The prayer in Gethsemane is holy ground, for here we observe our Lord’s inner life. Like the Transfiguration, Jesus only takes three disciples with Him to be His companions and witnesses. Not all believers will be ready for their own transfiguration when Christ comes in glory, though all are called to it, for not all believers are able to take this way, the way of the cross, though it is demanded of all. We cannot enter the inner place of our Lord’s life unless we follow Him into the olive press (what the name Gethsemane means). There probably was an olive press in the garden from which oil was extracted from the olives. Jesus was pressed by His passion, and from it the oil of His life, the Holy Spirit, would be given to us.
Our beloved Lord began to be sorrowful (lupeō) and deeply distressed (adēmoneō), His soul (psychē) exceedingly sorrowful (perilupos), even to death. Was this because He was afraid to suffer? People imagine that Jesus must have felt as they would have. But I think that Jesus is speaking about was not fear, at least not as we think of it, that is, fear of pain, because I do not think that what He was reacting to had to do with Him. Rather, it had to do with us. It was more akin to horror, and therefore grief for our sakes. What He was feeling was an aspect of His intercession for our sakes, His sympathy for us under the awful judgment of God. We simply cannot perceive it. What we see is our misery and suffering, and we complain. What was Jesus looking at? He saw the reality of our abandonment of God and the corresponding abandonment of us by God (see 27:46). To behold this is far more than we can endure. Yet in this moment in the Garden, He beheld it in all its incomparable awfulness. To touch this horror was death to the soul.
What the Father was demanding of His Son was that He do more than behold it, that He would enter into it, and in entering into it the Father and Holy Spirit would enter with Him. Only the divine itself can do this horrendous thing, for no creature could survive; Jesus Himself would not survive. He would die, and die a death that no creature ever has. No creature has ever been abandoned to the judgment of God to the extent that Jesus was about to be. What we have ever experienced is a mere token. We have died; countless have; and died in the most awful misery and torments. But never has God completely abandoned His creature even in such awful moments. We should fear the torments of hell, for they will even more approximate what we bring upon ourselves by turning our backs on God. But even in hell God does not abandon His creatures. What Jesus was facing was just this. What the Father and Holy Spirit were facing in the human experience of the Son was this. God suffered in His death; the Father embodied in the human body of His Son, suffered this. We cannot appreciate this; we cannot even comprehend this; we can only worship and allow God’s light to slay us until it raises us up.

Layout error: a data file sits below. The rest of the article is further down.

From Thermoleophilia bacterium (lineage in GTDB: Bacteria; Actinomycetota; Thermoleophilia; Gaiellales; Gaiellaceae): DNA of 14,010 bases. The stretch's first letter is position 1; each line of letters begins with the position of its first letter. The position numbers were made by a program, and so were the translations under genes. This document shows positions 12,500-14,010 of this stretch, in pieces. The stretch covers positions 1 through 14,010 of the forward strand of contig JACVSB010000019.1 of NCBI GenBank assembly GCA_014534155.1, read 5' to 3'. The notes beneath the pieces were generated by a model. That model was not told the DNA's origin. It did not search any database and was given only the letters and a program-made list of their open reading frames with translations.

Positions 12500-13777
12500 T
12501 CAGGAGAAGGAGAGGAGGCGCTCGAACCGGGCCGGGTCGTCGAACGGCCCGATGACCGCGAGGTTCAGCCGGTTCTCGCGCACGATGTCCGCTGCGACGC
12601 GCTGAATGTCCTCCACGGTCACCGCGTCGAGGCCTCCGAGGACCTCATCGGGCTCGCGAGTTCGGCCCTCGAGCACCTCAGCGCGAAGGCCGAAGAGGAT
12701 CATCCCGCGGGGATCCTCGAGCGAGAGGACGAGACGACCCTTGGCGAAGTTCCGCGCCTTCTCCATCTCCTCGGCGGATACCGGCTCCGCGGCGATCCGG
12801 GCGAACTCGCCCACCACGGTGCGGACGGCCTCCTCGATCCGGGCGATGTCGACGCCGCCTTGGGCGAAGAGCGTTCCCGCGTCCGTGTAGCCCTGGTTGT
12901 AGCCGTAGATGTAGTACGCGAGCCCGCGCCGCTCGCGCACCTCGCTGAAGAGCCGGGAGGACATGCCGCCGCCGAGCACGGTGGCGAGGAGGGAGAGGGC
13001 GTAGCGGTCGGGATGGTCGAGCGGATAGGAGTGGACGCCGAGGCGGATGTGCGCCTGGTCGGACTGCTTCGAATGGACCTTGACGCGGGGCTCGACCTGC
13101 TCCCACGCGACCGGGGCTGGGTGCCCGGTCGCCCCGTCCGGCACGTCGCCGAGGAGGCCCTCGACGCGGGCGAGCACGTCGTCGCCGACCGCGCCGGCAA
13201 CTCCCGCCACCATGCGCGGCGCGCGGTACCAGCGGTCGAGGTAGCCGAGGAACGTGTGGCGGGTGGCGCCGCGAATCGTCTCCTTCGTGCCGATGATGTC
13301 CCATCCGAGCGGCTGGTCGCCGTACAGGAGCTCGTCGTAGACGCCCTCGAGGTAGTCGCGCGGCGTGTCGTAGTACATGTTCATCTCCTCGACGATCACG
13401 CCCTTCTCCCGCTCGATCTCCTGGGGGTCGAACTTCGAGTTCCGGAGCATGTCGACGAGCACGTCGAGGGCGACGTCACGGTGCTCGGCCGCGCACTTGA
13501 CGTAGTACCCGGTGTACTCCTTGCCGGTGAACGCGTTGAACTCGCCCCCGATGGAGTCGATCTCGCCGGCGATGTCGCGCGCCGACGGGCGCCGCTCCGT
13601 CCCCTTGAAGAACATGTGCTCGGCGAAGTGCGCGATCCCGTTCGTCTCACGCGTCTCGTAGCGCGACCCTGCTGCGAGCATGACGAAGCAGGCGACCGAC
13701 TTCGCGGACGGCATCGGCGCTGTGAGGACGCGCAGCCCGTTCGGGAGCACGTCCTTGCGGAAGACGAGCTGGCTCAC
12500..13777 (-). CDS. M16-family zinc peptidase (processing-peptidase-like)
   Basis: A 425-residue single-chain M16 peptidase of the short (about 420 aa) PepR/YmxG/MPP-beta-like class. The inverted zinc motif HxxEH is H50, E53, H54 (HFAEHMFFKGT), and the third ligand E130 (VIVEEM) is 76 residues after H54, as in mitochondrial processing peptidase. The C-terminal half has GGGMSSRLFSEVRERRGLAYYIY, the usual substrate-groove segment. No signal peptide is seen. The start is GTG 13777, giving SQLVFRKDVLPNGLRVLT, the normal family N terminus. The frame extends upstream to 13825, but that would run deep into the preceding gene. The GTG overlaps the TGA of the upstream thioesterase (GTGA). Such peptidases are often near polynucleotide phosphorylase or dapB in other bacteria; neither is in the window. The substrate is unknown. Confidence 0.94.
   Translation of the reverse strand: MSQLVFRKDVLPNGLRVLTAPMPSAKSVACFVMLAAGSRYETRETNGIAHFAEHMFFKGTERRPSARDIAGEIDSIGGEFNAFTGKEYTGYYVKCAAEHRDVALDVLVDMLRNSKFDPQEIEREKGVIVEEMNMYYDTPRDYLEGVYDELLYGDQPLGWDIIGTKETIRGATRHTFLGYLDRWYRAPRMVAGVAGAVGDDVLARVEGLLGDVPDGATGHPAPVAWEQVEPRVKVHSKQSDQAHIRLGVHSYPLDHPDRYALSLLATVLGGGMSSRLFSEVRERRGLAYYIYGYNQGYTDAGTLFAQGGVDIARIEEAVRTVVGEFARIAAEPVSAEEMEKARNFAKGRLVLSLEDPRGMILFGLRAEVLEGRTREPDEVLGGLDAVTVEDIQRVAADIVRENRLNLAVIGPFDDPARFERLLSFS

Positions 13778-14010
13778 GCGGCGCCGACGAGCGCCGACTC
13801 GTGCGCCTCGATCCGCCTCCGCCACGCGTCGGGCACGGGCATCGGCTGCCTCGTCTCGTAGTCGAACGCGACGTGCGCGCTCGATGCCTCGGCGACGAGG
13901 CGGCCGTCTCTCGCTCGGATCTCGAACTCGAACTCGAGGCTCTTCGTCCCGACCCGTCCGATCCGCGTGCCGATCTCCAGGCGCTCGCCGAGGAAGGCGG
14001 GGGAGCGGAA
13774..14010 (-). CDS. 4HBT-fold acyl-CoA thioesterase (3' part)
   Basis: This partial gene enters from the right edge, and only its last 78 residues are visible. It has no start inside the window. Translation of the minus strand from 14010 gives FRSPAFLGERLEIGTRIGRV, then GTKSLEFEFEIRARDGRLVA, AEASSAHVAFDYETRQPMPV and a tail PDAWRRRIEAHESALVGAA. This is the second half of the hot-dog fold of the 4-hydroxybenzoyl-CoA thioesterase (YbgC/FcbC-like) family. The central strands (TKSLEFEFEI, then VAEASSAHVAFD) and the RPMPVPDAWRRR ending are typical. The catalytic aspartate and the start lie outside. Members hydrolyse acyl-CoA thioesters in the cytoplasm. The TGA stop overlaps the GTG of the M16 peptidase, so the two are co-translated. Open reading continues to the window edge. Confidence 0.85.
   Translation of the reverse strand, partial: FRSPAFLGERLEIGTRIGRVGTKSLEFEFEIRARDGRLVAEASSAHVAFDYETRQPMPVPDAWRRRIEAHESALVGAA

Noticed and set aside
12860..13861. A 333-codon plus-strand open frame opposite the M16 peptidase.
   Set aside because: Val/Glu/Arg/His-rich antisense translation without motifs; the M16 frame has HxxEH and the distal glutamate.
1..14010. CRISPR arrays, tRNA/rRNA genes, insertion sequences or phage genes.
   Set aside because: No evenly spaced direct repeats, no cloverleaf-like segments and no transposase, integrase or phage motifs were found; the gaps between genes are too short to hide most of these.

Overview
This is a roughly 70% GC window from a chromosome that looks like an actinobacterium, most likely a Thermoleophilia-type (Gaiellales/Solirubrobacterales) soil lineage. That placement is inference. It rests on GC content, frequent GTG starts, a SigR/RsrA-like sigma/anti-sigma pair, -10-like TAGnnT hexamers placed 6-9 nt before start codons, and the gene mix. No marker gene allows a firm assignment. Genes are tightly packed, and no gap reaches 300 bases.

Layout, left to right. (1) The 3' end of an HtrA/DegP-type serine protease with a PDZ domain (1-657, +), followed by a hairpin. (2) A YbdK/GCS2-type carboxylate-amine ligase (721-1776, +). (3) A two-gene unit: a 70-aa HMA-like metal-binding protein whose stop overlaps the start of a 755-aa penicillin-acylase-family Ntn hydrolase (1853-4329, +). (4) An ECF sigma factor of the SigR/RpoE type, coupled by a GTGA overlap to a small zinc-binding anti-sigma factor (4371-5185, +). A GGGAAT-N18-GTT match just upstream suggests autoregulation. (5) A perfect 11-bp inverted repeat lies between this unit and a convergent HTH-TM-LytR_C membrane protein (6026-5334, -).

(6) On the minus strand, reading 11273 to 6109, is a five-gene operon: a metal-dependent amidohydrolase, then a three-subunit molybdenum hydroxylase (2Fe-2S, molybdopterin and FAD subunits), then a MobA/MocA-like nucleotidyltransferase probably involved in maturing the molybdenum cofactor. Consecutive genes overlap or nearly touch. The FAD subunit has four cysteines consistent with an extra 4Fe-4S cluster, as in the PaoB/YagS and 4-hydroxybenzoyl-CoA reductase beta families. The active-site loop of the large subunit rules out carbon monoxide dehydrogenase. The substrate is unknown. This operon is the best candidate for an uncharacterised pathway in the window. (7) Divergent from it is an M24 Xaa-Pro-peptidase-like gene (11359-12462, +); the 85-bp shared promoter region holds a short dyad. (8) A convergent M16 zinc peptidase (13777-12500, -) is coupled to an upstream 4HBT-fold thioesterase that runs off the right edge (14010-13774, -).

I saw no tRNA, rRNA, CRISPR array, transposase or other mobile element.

So Jesus prays not to evade the Father’s will—for He prayed, “yet not as I will, but as You will”—but to ask if there was any other possibility. Jesus is without sin. His will is always according to the Father’s will. But He withdraws—not volitionally but emotionally—from this “cup,” this cup of incomprehensible suffering. In the end, He understands that the cup cannot pass away unless He drinks it, and He surrenders to it.
In a way, it is this decision that is at the heart of the crucifixion, for the crucifixion is merely the carrying out of what He resolved to do here. What is effectual about the crucifixion is not the act itself, but the resolve with which He embraced it. This is why His prayer here is in fact the real act of atonement, even though it was carried out on the timbers of the cross. Indeed, His prayer did not end here. He remained in this prayer until His dying breath.
“The spirit is willing, but the flesh is weak,” as it always is with us. We rely on our flesh but our flesh does not have the strength to carry us through. Our spirit is strengthened by exercise; by not relying on our flesh to watch and pray but relying on God. Then watching and praying, our spirit is strengthened to rely on God more.